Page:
Couple stand in front of a mountain lake during an elopement wedding ceremony in Spain

I’d love to be your Basque Country Elopement Photographer.

Elopement:

[ ih-lohp-muh nt ] An act or instance of running off secretly, as to be married.

Elopements are still a bit of a novelty here in Spain. In fact, there isn’t even a direct translation for “elopement” in Spanish so as you can imagine, it’s quite an unusual thing to explain to locals. However, elopements have become increasingly popular over recent years and for good reason. The thing is, a typical wedding, even if it’s a quaint, beautiful civil ceremony, can be a little too much for some couples. The pressure to plan and organise something with potentially hundreds of guests can be a pretty daunting task. Instead, secretly marrying the one you love, all on your own terms, where intimate moments are filled with so much emotion, is an incredibly romantic concept. This is what an elopement is all about.

Why Elope in the Basque Country, Northern Region of Spain?

The Basque Country and the northern region in Spain have always been a popular spot to elope, particularly for food lovers from the Americas and Europe. Combining a love for pintxos and visiting the small towns dotted with Michelin Star restaurants along the way has always been a major highlight for the couples who have got in contact with me. However, over recent years, the Basque Country has also expanded it’s worldwide appeal thanks to Dragonstone and the Game of Thrones.

Each year, I get contacted by more foreign couples looking to elope in one of the most mountainous and lushest regions of northern Spain. The Basque Country is made up of provinces being Vizcaya, Alava and Guipúzcoa and when I refer to northern Spain I’m referring specifically to the surrounding provinces of Navarra, La Rioja, Burgos, and Asturias. Whilst this might not be one of the top elopement destinations in the world, yet. It’s the best in my eyes…

When’s the best time to elope in the Basque Country, Northern Spain?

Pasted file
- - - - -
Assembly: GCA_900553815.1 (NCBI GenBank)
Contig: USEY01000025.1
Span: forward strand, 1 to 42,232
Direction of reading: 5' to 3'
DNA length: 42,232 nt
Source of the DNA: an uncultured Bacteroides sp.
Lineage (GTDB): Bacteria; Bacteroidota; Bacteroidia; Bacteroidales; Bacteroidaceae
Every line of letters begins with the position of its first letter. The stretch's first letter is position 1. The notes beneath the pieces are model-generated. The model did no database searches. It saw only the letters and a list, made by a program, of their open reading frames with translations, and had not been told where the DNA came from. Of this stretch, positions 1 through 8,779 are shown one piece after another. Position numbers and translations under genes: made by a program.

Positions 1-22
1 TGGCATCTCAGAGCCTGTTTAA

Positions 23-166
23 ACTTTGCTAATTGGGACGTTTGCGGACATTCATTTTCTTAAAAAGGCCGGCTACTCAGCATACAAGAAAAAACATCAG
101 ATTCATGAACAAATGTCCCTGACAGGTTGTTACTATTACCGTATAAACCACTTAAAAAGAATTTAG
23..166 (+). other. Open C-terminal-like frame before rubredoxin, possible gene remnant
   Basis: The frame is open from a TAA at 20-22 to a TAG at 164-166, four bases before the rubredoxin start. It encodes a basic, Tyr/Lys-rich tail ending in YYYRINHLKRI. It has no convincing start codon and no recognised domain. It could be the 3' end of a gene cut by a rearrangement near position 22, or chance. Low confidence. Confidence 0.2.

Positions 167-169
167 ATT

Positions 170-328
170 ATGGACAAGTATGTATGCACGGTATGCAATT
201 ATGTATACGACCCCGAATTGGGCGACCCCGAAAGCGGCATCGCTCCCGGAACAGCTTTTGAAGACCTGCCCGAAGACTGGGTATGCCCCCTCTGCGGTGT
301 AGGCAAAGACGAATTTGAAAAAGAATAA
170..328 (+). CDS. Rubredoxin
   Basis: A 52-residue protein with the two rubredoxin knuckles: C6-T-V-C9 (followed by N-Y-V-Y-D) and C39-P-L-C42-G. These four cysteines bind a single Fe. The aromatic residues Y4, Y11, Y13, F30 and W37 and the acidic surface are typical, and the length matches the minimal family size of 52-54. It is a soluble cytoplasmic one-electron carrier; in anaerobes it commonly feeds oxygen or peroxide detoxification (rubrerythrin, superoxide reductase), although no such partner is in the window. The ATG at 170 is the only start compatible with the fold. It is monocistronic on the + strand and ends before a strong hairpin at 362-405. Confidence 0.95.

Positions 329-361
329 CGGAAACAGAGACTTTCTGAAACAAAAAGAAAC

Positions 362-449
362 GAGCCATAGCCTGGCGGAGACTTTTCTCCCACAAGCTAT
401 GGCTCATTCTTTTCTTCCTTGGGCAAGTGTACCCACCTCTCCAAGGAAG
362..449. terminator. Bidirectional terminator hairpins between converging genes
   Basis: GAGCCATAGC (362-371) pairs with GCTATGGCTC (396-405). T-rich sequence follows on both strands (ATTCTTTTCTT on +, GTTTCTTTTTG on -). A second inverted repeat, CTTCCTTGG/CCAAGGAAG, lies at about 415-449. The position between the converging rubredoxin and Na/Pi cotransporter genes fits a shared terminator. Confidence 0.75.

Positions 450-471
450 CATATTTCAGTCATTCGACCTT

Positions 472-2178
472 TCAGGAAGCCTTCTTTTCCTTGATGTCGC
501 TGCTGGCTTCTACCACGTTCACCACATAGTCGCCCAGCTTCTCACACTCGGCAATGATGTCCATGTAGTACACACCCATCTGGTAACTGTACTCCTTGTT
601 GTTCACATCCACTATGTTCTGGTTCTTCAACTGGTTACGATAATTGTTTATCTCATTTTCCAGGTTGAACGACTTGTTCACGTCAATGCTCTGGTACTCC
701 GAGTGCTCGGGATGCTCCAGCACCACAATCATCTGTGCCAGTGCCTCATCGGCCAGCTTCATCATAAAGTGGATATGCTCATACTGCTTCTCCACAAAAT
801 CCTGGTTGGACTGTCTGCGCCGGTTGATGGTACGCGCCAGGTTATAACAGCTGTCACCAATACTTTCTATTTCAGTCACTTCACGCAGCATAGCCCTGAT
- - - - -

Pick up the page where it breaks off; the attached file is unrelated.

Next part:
The best time to elope… Well, the weather in the Basque Country is notoriously unpredictable all year round. I feel like singing Crowded House’s “Four Seasons in One Day” almost on a daily basis. Sure, it’s not quite like America’s Pacific Northwest but one thing is for certain… The Basque Country and the northern region of Spain are not like the hot, dry, and sunburnt landscapes of southern Spain that you might be more familiar with. The region is green and lush for good reason and February is usually our rainiest month but in my eyes, the Basque Country is an amazing region for a beautiful elopement.

If you’re thinking of a wintery shoot amidst the rocky, snow-covered mountains, or a cozy little Basque house in the forests for your elopement, mid-late autumn and early spring are generally great times for this. Around these months there should be enough accessibility in and round the mountains but still enough snow and wintery ambience to make the most of the surroundings.

Daylight saving summertime hours in Spain starts in the last weekend of March and runs until the last weekend of October. Keep in mind that even though we’re in Mainland Europe (GMT+2), Bilbao is west of London so in mid-June, our days are loooooong and the best hours for taking photographs for the elopement are around sunrise and sunset.